Erected in 1867 as a county court house. Active in construction were James Hammond, William Broad, Isaac Lee, W.C. Collaher, John Gillespie, George Atkin and john Gordon. The building was used for court house, city hall and amusement center, until 1941, when the new city hall on Main Street was completed. Later the building was turned over to the daughters of Utah pioneers for use as an amusement and meeting hall. Rock used in building was taken from settlement canyon in Tooele County.
Historical Marker Text (2):
Dedicated to the Two Hundredth Anniversary of the United States of America and sponsored by the Utah American Revolution Bicentennial Commission and Tooele City Corporation. Built in 1867 as a meeting hall, this building also served as County Courthouse and City Hall, with a jail in the rear. In 1941, the building was given to the Daughters of Utah Pioneers who have maintained it as a museum. They and Tooele City have renovated the building.
Historical Marker Text (3):
This Greek Revival temple-form building was constructed in 1867 using local stone. The belfry, added sometime after 1874, is picturesque in style and has lathe-turned posts accentuated by scroll brackets, a distinctive spindle band, and a slightly bellcast pyramid roof. The hall was built, according to a newspaper article of the time, by the citizens of Tooele “for a dancing hall, for dramatic representations and other social and intellectual purposes.” It was leased to William C. Foster and Thomas Craft but was also used for holding court and other city and country business. Live entertainment, however, proved financially unsuccessful, and by 1871 the hall was utilized primarily as a courthouse. In 1899 a new courthouse was constructed, and the building became solely the city hall. In 1942, with the construction of a new city hall, it was authorized for use as a museum by the Daughters of the Utah Pioneers. Marker placed in 1991.
The Tooele County Courthouse and City Hall was constructed in 1867 thanks to the combined efforts and planning of James Hammond, William Broad, Isaac Lee, W.C. Collaher, John Gillespie, George Atkin, and John Gordon (Atkin and Gillespie would later serve on one of Tooele City’s first city councils, see image). Using stone sourced from nearby Settlement Canyon, they constructed the only extant temple-form city hall in Utah (and the oldest known to date)¹ with the total cost for the initial construction and furnishing of the hall adding up to $600² ($10884.91 adjusted for the 2018 inflation rate).³
The hall was meant to be used as both a social and governmental space, but due to the lack money in the territory⁴, few Tooele residents were able to scrape together the necessary $400 to rent out the building. The hall’s managers soon found themselves unable to make ends meet and they were forced to use the building and its furnishings as collateral to pay off overdue rent to the city in April of 1871. From then on, it was used predominantly as the county’s city hall, jail, and courthouse⁵ and was used as such until the county built a new courthouse in 1899 and a new city hall in 1941.⁶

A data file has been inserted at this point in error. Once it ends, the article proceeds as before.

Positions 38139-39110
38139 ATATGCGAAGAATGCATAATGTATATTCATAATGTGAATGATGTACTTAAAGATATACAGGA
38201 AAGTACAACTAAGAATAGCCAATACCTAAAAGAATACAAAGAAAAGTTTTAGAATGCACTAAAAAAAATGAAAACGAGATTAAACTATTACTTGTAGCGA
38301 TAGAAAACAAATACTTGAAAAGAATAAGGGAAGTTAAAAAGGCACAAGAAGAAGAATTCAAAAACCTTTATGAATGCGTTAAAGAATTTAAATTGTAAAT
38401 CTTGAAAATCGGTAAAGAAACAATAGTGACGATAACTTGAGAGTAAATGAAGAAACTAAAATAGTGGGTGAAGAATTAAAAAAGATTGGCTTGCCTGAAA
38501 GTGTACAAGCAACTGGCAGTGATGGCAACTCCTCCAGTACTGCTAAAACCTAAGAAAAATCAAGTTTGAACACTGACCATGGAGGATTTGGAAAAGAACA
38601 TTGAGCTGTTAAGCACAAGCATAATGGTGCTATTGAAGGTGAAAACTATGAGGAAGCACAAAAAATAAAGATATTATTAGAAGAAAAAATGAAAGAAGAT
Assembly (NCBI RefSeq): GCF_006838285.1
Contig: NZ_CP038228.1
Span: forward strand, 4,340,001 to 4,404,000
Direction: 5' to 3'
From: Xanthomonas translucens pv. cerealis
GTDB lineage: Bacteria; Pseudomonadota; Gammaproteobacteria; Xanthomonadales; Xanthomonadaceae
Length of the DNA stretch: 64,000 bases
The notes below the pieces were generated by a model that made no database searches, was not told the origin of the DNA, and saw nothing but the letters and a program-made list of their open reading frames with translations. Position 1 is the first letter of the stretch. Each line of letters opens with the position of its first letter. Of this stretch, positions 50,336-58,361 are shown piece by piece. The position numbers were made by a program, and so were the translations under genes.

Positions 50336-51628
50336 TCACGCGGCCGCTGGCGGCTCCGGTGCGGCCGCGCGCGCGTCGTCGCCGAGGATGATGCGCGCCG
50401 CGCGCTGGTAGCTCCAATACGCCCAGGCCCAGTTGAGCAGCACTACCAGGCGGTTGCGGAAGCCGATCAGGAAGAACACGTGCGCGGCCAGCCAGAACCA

After city officials moved to the new city hall in 1942, they granted the Daughters of Utah Pioneers a 50-year lease on the property, which they converted into a museum of local history.⁷ An addition to the building in 1975 connected it to the adjacent Sons of Utah Pioneers Museum (formerly Carnegie library), creating what is today known as Pioneer Plaza. These two museums possess a wide array of artifacts from local history, including an entire log cabin (originally built in 1855) which occupies the lot next door to the courthouse where a fire station formerly stood.⁸
Placed by: The Church of Jesus Christ of Latter-day
Geographic Coordinates: 40°46’14” N 111°53’29” W
“The temple is used by Church members for marriages
and other sacred ordinances designed to strengthen families, both now and for
eternity. Begun in 1853, it was completed 40 years later. Granite rock used in
its construction was hauled 23 miles by ox-drawn wagons from Little Cottonwood
Canyon. The walls are nine feet thick at the ground level and narrow to six
feet thick at the top. The east center tower is 210 feet high and is topped by
the statue of an angel heralding the restoration to earth of the gospel of
Jesus Christ in the latter days.”
Four days after Brigham Young entered the Salt Lake Valley, he took members of the church’s governing Quorum of Twelve Apostles with him to a site for a new temple. The original idea for a temple block included forty acres, perfectly placed so the city would grow and develop in all directions from its central location North, South, East, and West. The location of the temple was not merely a religious center, but as Young envisioned it. It would serve as the geographic center for the entire Salt Lake Valley.